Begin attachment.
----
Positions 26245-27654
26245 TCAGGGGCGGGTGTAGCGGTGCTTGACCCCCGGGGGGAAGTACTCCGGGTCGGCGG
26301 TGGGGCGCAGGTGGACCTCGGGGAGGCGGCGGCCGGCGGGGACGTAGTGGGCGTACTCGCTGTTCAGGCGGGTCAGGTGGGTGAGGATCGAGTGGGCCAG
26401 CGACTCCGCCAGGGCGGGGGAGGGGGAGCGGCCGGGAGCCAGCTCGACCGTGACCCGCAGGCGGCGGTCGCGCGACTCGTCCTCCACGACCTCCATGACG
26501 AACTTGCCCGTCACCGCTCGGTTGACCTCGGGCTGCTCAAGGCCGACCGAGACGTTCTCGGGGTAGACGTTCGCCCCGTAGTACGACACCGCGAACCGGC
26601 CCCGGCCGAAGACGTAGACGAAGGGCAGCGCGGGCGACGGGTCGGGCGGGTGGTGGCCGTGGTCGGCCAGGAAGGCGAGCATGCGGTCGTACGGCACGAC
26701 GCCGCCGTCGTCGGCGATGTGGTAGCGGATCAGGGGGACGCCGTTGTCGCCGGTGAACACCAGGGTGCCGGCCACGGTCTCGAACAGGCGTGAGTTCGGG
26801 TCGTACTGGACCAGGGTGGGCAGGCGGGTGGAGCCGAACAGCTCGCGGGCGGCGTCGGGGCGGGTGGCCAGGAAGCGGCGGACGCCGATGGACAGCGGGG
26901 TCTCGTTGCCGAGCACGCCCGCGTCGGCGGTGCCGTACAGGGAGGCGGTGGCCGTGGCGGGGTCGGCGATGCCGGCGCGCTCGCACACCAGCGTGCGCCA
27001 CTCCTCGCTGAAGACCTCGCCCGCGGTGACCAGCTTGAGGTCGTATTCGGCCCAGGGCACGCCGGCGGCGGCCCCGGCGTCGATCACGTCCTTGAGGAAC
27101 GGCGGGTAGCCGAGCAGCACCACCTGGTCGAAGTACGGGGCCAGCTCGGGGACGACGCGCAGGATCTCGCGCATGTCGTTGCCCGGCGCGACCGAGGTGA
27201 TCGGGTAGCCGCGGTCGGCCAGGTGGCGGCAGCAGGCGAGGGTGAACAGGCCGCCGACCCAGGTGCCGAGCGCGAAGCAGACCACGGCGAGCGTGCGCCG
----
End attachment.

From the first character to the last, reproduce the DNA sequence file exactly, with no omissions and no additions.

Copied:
Positions 26245-27654
26245 TCAGGGGCGGGTGTAGCGGTGCTTGACCCCCGGGGGGAAGTACTCCGGGTCGGCGG
26301 TGGGGCGCAGGTGGACCTCGGGGAGGCGGCGGCCGGCGGGGACGTAGTGGGCGTACTCGCTGTTCAGGCGGGTCAGGTGGGTGAGGATCGAGTGGGCCAG
26401 CGACTCCGCCAGGGCGGGGGAGGGGGAGCGGCCGGGAGCCAGCTCGACCGTGACCCGCAGGCGGCGGTCGCGCGACTCGTCCTCCACGACCTCCATGACG
26501 AACTTGCCCGTCACCGCTCGGTTGACCTCGGGCTGCTCAAGGCCGACCGAGACGTTCTCGGGGTAGACGTTCGCCCCGTAGTACGACACCGCGAACCGGC
26601 CCCGGCCGAAGACGTAGACGAAGGGCAGCGCGGGCGACGGGTCGGGCGGGTGGTGGCCGTGGTCGGCCAGGAAGGCGAGCATGCGGTCGTACGGCACGAC
26701 GCCGCCGTCGTCGGCGATGTGGTAGCGGATCAGGGGGACGCCGTTGTCGCCGGTGAACACCAGGGTGCCGGCCACGGTCTCGAACAGGCGTGAGTTCGGG
26801 TCGTACTGGACCAGGGTGGGCAGGCGGGTGGAGCCGAACAGCTCGCGGGCGGCGTCGGGGCGGGTGGCCAGGAAGCGGCGGACGCCGATGGACAGCGGGG
26901 TCTCGTTGCCGAGCACGCCCGCGTCGGCGGTGCCGTACAGGGAGGCGGTGGCCGTGGCGGGGTCGGCGATGCCGGCGCGCTCGCACACCAGCGTGCGCCA
27001 CTCCTCGCTGAAGACCTCGCCCGCGGTGACCAGCTTGAGGTCGTATTCGGCCCAGGGCACGCCGGCGGCGGCCCCGGCGTCGATCACGTCCTTGAGGAAC
27101 GGCGGGTAGCCGAGCAGCACCACCTGGTCGAAGTACGGGGCCAGCTCGGGGACGACGCGCAGGATCTCGCGCATGTCGTTGCCCGGCGCGACCGAGGTGA
27201 TCGGGTAGCCGCGGTCGGCCAGGTGGCGGCAGCAGGCGAGGGTGAACAGGCCGCCGACCCAGGTGCCGAGCGCGAAGCAGACCACGGCGAGCGTGCGCCG